Peter’s “times of refreshing” refer to the fact that all knowledge that has ever been revealed plus knowledge reserved for the last days will come to light in this last dispensation. The Lord told Joseph Smith in Liberty Jail that no knowledge would be withheld, that “all thrones and dominions, principalities and powers” would be revealed, that the “bounds set to the heavens or to the seas, or to [the earth], or to the sun, moon, or stars—All the times of their revolutions . . . shall be revealed in the days of the dispensation of the fulness of times” (D&C 121:26–32). If one looks at the spiritual refreshing that has taken place through the prophets of this dispensation, plus the rapid discovery of temporal truths, can one doubt that the Lord is refreshing the earth, that the opportunity for men and women to be blessed both spiritually and temporally is vastly different today than at the turn of the 19th century?

To illustrate the change that has occurred, consider the field of transportation. From the beginning of time to the 19th century, the fastest mode of travel was the horse. Since the restoration of the gospel, new methods have been developed. Now we can travel on trains, automobiles, airplanes, and spaceships. Commercial air travel is so new that the first person ever to fly among my progenitors was my mother in 1947. Missionaries did not use air travel until the late 1950s. I left for England in 1956. The trip from Salt Lake City to London took 10 days by train and ship. Two years later, when I returned home, travel by air was allowed. It took 23 hours to fly from Scotland to Salt Lake City with stopovers in Greenland, New York, and Chicago. The flight across the Atlantic was 12 hours, including the refueling stop in Greenland. Fifteen years later I flew from London to Washington, D.C., on the Concorde in just over three hours. Today a spaceship travels around the earth in little more than one hour.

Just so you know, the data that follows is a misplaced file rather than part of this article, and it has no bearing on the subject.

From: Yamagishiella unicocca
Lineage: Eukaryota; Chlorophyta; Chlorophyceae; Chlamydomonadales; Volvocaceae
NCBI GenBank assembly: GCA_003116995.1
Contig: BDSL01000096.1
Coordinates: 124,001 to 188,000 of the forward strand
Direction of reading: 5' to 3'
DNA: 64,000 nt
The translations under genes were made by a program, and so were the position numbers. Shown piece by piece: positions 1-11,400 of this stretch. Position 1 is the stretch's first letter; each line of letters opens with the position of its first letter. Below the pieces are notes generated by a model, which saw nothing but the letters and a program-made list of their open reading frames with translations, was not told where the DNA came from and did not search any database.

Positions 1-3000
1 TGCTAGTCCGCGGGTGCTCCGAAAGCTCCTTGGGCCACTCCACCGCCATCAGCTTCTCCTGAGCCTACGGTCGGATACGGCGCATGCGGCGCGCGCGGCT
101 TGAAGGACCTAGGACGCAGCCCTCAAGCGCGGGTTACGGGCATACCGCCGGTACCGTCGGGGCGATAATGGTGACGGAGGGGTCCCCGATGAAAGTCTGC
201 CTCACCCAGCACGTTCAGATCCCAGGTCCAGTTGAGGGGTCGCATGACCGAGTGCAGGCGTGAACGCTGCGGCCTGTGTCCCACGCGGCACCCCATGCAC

Consider the innovations and discoveries of the last few years that influence everyday life: cellular telephones, computers, fax machines, the Internet, new medical devices, genetic engineering, robots, and the sequencing of the human genome. The list is almost endless.